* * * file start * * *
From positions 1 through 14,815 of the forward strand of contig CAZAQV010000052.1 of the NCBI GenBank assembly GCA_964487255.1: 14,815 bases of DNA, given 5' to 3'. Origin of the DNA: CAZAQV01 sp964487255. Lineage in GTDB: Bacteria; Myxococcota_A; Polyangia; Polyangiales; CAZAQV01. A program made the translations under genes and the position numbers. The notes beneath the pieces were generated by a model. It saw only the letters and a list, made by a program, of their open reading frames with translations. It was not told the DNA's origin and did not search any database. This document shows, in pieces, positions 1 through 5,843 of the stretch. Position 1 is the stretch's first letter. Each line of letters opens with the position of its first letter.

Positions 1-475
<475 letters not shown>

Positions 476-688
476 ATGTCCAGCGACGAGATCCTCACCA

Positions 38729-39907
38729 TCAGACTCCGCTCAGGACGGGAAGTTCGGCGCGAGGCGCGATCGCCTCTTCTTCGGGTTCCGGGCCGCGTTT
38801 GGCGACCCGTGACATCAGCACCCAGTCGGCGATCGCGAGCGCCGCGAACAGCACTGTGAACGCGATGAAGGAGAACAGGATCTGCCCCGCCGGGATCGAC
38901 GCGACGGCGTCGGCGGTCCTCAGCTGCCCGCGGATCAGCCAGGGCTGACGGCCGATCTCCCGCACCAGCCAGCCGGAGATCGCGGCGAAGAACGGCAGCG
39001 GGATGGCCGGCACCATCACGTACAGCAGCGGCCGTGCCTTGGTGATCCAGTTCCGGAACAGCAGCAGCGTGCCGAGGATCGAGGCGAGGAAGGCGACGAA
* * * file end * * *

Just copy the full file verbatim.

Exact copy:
From positions 1 through 14,815 of the forward strand of contig CAZAQV010000052.1 of the NCBI GenBank assembly GCA_964487255.1: 14,815 bases of DNA, given 5' to 3'. Origin of the DNA: CAZAQV01 sp964487255. Lineage in GTDB: Bacteria; Myxococcota_A; Polyangia; Polyangiales; CAZAQV01. A program made the translations under genes and the position numbers. The notes beneath the pieces were generated by a model. It saw only the letters and a list, made by a program, of their open reading frames with translations. It was not told the DNA's origin and did not search any database. This document shows, in pieces, positions 1 through 5,843 of the stretch. Position 1 is the stretch's first letter. Each line of letters opens with the position of its first letter.

Positions 1-475
<475 letters not shown>

Positions 476-688
476 ATGTCCAGCGACGAGATCCTCACCA

Positions 38729-39907
38729 TCAGACTCCGCTCAGGACGGGAAGTTCGGCGCGAGGCGCGATCGCCTCTTCTTCGGGTTCCGGGCCGCGTTT
38801 GGCGACCCGTGACATCAGCACCCAGTCGGCGATCGCGAGCGCCGCGAACAGCACTGTGAACGCGATGAAGGAGAACAGGATCTGCCCCGCCGGGATCGAC
38901 GCGACGGCGTCGGCGGTCCTCAGCTGCCCGCGGATCAGCCAGGGCTGACGGCCGATCTCCCGCACCAGCCAGCCGGAGATCGCGGCGAAGAACGGCAGCG
39001 GGATGGCCGGCACCATCACGTACAGCAGCGGCCGTGCCTTGGTGATCCAGTTCCGGAACAGCAGCAGCGTGCCGAGGATCGAGGCGAGGAAGGCGACGAA